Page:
I was first introduced to picadillo-- the spicy beef dish traditional to Spain and other Latin American countries-- by the folks at La Mano Coffee Bar in Takoma, D.C. Shortly after they opened in fall of 2013, I stopped by for a coffee and quick lunch bite and tried their beef picadillo hand pie. It was heaven, with juicy tomatoes, ample spice and a touch of sweetness in a flaky, buttery crust. I've craved it ever since. Eventually, I worked up the courage to email them and ask for the recipe, a request which co-owner Anna Petrillo graciously obliged.
I've been making that beef picadillo pie often lately, finally settling on a somewhat adapted recipe that works well as a main course as well as a potluck contribution. While some picadillo includes raisins and olives, I veer towards spicy and tang rather than sweet and salty. Gordy's Thai Basil Jalapeños are perfect for that extra kick, and the addition of the crust and mashed potato toping provides the antidote to the heat.
Anna included a few additional tips with her recipe, which I'll include here:
I did not grow up eating picadillo, but I have always enjoyed dishes that start with a base and can be modified to one's own tastes and depending on what's in the cupboard. Over the years I have had many versions of picadillo made by friends, during traveling, and in restaurants. Everyone has their own take on it. I think the important points to remember for this are:
1) Make sure you mince up the ground beef into as small as chunks as possible as it's cooking ("picadillo" means "mince") so the meat can absorb and be coated with the spices and sauce.
2) Try to create a balance of all the main flavors: 1) sweet, 2) salty/tangy, and 3) spicy. Tomatoes, olives, and raisins seem to be common elements but it's fun to experiment with ratios or look for items in your pantry that you can throw in to create those flavors. I've made it with all types of brined items like anchovies and olives, different types of vinegars or wine, and different spices like thyme, tumeric, bay leaf, etc.
For a hand pie, because you're only getting three or four bites, and it all has to stand up against a salty, buttery crust, you want a lot of flavor packed in the meat. So I go heavy on all the flavors. It also helps if you let the mixture sit overnight to allow the flavors to blend. The meat mixture is also delicious just with rice and beans or tortillas if you don't want to use it as a stuffing. Good luck!
Adapted from La Mano Coffee Bar
Nothing in the House pie crust, halved
For the beef picadillo:
1 1/2 pounds ground beef
1 onion, diced
4 cloves garlic, minced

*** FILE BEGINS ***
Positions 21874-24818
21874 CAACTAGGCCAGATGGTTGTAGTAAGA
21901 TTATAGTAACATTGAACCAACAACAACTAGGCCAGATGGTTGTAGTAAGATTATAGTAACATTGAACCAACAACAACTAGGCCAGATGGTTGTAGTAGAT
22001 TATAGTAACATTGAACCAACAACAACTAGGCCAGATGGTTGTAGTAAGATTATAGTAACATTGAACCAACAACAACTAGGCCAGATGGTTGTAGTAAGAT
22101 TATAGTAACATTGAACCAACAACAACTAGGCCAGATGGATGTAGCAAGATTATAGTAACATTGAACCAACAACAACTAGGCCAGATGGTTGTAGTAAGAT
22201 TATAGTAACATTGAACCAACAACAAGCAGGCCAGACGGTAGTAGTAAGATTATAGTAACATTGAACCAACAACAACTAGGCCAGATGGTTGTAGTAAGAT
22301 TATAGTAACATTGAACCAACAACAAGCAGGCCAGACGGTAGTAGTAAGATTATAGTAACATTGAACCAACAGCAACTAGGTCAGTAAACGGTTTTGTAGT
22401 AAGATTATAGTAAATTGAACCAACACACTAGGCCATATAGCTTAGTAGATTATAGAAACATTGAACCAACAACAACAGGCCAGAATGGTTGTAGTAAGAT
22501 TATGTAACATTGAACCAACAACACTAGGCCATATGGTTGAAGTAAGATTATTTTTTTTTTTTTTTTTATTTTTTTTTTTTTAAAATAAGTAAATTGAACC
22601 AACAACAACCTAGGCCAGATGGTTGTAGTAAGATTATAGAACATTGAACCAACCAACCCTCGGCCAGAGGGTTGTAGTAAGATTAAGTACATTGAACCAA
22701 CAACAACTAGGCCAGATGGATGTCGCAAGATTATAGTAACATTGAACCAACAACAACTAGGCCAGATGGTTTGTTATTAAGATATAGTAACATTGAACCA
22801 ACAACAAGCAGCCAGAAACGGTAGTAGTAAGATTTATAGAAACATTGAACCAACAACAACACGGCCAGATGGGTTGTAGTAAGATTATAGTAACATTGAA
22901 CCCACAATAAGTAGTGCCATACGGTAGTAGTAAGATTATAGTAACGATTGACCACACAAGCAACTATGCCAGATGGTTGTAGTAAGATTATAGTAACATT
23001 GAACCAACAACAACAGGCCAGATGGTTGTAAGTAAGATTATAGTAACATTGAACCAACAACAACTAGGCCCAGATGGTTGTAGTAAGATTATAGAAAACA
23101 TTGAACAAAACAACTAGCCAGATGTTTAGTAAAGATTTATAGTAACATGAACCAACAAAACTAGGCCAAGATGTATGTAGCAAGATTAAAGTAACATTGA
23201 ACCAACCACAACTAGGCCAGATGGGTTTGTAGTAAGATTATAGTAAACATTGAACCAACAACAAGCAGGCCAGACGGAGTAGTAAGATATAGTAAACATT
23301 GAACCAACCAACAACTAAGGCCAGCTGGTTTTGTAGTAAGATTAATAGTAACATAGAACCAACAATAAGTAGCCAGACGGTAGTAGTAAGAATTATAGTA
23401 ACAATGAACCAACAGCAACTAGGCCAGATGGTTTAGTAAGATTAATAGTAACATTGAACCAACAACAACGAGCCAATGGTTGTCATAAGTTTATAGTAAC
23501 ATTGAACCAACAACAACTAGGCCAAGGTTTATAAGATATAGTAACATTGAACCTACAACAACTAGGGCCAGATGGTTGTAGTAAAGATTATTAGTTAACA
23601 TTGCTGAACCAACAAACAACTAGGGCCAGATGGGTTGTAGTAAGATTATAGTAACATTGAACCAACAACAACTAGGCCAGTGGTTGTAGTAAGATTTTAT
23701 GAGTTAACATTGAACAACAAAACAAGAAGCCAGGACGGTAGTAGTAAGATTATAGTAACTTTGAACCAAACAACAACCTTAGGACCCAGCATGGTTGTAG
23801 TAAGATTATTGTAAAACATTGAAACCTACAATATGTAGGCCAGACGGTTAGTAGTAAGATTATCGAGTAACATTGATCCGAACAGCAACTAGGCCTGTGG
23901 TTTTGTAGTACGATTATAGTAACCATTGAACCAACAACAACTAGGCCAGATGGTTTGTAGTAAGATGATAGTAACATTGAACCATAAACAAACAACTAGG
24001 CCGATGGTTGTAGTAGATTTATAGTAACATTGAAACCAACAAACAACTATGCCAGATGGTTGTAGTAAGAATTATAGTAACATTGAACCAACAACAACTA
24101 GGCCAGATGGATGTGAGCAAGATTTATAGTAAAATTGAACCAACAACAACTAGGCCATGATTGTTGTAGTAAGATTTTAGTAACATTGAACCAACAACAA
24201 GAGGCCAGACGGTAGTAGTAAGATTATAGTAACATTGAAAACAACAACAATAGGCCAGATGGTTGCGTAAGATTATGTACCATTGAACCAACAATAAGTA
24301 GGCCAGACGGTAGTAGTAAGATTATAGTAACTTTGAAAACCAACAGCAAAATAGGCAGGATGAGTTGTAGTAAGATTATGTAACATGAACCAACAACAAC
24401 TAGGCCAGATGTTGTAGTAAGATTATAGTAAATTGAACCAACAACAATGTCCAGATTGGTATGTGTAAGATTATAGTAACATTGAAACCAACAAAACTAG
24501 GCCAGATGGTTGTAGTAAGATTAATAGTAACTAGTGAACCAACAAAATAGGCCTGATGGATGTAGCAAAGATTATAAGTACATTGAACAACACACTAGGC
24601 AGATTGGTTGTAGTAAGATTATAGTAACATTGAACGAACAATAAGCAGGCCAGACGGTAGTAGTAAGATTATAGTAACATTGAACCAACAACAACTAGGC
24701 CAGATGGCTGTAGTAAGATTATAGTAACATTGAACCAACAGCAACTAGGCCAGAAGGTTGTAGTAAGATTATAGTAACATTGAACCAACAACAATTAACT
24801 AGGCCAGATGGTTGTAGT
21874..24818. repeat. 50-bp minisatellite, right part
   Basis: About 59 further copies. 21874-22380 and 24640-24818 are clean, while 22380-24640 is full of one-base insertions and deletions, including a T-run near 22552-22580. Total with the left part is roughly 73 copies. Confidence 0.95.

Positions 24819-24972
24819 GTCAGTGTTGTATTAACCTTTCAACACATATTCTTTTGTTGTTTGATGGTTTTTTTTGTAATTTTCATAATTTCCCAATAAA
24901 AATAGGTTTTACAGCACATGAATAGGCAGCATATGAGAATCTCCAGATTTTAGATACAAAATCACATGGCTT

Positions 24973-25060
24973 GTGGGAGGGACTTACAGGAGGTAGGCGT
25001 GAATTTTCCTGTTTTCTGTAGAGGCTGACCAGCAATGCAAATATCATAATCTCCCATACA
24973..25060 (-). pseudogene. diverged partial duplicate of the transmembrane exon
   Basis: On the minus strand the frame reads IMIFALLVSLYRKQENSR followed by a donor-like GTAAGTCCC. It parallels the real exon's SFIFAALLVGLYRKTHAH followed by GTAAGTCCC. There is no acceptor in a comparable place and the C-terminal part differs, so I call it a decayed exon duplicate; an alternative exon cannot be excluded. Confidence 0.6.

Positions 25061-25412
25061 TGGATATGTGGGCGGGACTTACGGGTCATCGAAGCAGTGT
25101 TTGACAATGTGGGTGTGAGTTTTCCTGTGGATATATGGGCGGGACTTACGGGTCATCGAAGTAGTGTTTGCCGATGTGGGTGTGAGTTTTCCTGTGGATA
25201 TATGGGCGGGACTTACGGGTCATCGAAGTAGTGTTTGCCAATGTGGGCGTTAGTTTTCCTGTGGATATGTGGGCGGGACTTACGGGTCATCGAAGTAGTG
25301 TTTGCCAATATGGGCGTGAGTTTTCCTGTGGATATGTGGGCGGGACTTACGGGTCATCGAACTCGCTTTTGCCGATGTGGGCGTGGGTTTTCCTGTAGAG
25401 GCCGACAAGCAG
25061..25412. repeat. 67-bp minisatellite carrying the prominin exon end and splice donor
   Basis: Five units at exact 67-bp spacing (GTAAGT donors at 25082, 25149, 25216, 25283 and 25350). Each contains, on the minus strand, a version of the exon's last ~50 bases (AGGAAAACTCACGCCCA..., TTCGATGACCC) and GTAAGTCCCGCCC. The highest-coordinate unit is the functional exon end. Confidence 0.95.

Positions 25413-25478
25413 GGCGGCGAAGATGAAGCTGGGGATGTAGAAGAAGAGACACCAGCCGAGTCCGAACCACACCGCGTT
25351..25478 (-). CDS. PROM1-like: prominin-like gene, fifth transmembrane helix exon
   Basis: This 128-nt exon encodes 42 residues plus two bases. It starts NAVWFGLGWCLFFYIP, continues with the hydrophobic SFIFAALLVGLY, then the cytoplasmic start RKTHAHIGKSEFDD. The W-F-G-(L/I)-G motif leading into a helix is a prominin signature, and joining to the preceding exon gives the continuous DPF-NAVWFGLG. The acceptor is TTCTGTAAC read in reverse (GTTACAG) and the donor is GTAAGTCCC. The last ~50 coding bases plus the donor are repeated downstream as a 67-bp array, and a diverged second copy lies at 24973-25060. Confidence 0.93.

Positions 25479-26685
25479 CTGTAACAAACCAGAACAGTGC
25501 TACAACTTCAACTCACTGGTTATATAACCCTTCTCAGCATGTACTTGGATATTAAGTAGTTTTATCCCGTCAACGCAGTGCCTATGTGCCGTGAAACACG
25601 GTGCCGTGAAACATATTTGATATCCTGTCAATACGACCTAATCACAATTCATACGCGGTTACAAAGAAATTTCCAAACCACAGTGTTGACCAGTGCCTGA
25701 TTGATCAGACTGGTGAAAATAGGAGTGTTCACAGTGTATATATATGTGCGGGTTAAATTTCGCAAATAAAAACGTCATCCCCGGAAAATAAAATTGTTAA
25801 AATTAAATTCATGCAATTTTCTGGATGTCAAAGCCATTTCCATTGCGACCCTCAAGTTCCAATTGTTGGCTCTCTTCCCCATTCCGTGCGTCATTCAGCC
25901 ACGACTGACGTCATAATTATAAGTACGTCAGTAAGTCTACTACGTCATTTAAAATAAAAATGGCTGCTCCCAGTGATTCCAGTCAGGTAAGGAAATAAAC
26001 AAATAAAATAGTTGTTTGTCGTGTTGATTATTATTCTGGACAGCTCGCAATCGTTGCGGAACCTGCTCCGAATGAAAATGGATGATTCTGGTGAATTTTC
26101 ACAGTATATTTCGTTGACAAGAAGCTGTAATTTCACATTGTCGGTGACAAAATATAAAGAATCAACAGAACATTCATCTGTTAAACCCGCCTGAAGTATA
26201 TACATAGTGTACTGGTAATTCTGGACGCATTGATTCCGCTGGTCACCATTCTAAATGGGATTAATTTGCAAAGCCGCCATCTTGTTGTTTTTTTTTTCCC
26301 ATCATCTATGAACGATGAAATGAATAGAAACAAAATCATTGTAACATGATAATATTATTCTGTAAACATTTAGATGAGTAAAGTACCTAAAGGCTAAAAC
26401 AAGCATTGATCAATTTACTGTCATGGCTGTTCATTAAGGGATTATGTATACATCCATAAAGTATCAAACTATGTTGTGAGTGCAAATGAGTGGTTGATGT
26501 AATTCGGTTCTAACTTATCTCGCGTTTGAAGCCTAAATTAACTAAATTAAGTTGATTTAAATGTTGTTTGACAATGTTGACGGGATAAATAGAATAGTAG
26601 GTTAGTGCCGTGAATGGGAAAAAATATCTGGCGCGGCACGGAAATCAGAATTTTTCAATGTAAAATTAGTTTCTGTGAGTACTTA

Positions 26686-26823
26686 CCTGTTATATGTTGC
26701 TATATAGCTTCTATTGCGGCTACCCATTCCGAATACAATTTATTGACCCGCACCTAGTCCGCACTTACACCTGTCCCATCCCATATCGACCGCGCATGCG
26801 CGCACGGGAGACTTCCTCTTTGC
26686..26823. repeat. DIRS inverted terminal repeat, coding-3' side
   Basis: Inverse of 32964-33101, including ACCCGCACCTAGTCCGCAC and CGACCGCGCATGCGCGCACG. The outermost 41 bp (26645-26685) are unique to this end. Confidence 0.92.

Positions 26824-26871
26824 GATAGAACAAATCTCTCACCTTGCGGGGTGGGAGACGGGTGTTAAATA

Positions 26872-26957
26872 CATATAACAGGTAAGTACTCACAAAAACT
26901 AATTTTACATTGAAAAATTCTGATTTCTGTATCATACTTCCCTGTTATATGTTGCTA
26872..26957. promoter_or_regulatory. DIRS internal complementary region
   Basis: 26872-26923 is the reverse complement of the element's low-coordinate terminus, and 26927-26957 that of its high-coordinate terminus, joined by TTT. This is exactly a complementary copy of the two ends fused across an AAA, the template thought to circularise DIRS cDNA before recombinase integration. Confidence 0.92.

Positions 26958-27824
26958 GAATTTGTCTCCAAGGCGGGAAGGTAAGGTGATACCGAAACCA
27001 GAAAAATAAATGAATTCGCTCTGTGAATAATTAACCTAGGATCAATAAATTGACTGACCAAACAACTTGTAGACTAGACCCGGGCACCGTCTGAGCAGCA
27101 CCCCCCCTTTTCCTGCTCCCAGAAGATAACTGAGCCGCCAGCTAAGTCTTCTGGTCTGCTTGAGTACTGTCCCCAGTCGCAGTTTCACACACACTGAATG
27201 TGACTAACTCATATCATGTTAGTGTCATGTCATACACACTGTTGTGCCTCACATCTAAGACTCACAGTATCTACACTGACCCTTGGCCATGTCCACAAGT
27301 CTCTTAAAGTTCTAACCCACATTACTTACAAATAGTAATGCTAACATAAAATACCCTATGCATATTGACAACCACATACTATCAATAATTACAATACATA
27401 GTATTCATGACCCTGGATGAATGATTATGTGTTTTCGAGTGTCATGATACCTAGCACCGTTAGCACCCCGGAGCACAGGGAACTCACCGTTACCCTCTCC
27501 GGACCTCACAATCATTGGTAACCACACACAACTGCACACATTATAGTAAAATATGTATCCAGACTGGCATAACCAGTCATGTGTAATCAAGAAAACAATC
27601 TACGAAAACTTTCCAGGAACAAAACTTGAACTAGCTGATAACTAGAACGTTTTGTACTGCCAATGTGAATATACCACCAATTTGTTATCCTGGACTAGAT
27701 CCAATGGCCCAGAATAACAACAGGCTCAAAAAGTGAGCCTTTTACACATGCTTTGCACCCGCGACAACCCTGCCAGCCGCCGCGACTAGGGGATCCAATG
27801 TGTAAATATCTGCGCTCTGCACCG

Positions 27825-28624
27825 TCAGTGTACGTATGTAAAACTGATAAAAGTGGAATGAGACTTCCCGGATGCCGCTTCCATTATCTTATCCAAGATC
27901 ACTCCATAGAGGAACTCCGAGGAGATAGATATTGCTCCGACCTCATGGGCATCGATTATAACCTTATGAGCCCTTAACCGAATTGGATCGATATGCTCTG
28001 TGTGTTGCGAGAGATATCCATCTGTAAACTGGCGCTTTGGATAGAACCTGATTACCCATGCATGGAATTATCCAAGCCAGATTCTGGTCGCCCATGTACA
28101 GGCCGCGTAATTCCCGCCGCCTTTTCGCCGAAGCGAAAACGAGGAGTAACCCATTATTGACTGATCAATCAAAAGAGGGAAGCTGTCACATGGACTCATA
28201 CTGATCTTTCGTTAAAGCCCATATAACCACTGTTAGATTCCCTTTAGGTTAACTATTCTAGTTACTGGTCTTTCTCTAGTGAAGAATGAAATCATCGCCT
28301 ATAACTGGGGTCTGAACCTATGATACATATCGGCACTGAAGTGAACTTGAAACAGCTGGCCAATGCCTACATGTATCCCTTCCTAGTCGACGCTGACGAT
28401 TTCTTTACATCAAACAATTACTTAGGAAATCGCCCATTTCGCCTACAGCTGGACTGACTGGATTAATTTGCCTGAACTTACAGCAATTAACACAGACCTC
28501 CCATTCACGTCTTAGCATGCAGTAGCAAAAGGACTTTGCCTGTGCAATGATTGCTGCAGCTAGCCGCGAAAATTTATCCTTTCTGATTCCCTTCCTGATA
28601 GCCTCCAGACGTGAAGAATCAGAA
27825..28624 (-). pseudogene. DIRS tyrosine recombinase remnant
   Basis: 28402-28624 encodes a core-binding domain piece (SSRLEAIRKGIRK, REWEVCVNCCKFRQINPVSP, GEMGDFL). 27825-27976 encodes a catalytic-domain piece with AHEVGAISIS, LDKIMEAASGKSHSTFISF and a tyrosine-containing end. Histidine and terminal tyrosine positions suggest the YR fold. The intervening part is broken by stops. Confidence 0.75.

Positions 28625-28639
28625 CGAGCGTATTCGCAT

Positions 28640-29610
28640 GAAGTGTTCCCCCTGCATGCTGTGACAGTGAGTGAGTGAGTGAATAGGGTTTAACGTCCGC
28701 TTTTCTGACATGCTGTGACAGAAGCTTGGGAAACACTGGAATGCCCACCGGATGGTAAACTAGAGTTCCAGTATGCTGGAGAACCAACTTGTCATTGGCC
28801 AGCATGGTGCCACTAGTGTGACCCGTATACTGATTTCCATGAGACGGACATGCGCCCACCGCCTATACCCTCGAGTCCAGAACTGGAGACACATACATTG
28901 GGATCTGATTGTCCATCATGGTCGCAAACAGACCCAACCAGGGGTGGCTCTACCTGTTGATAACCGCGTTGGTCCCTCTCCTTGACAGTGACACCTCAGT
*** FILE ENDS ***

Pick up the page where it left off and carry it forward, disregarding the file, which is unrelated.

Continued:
5 shallots, minced
1 ounce ginger root, finely grated
1 teaspoons dried oregano
1/2 teaspoon ground cumin
1 teaspoon red pepper flakes
1 1/2 teaspoons fennel seed
1/4 cup chili powder
1 teaspoon salt (more, to taste)
1/4 teaspoon cinnamon or allspice (optional)
1/2 Tablespoon Sriracha (optional to taste)
1 large can (about 25 ounces) crushed tomatoes
1/4 cup capers
1/4 cup Gordy's Thai Basil Jalapeños (or other pickled jalapeños)
1/8 cup vinegar
1/8 cup lime juice
1 bunch cilantro leaves, chopped
1/2 Tablespoon cornstarch
1/2 teaspoon sugar (optional, to taste)
Egg wash (leftover 1/2 egg and 1/2 Tablespoon whole milk or cream)
For the mashed potatoes:
2 pounds Yukon gold potatoes
1/2 Tablespoon salt, plus more to taste
1 cup whole milk or heavy cream
4 Tablespoons unsalted butter
Pepper, to taste
For the crust:
1. Prepare half of Nothing in the House pie crust as per the directions, reserving the leftover egg for an egg wash and saving other half of the recipe in the freezer for a future pie. Chill dough at least one hour before rolling and fitting into a greased and floured 9-inch pie pan. Wrap with plastic wrap and place in fridge until ready to use.
For the beef picadillo:
1. Brown ground beef in olive oil (if needed) until cooked through and no more pink remains. Add the onion, garlic, and shallots, cooking over medium high heat until onions are softened and translucent. Mix in the ginger root, oregano, cumin, red pepper flakes, fennel seed, chili powder, and salt 1 teaspoon salt. Add in the cinnamon or allspice and Sriracha, if using. Cook for another few minutes until spices are fragrant. Use a large spoon to break up the meat chunks until finely chopped.
2. Add in crushed tomatoes, capers, jalapeños, vinegar, and lime juice. Simmer 20 minutes or until the liquids are reduced, continuing to break up meat chunks. If the mixture seems too dry, add some water.
3. Add chopped cilantro leaves and 1/2 tablespoon cornstarch, pre-dissolved in small amount of water. Simmer 1-2 minutes until the mixture is a little thickened. Taste for salt, adding more if necessary. If too tangy, add sugar, to taste. Once cooked, allow mixture to cool to room temperature before filling pie crust.
For the mashed potatoes:
1. Peel potatoes and cut into quarters. Place in a pot, covered with water and 1/2 Tablespoon salt. Bring to a boil over low heat until potatoes are soft and tender when pierced with a fork. Drain potatoes and return to the pot or the bowl of a stand mixer fitted with the paddle attachment.
2. With the mixer, immersion blender, or a potato masher, mash potatoes until smooth. Add butter, stirring quickly to melt. Mix in milk or cream, then add salt and pepper to taste.
1. Preheat oven to 350 degrees F. Scoop beef picadillo filling into refrigerated pie crust, filling just to the beginnings of the crust flute (you may have some leftover filling). Mound mashed potatoes on top. Brush crust with egg wash. Place pie in oven and bake for 30 minutes until crust is browned and filling is bubbling. Serve warm and enjoy!
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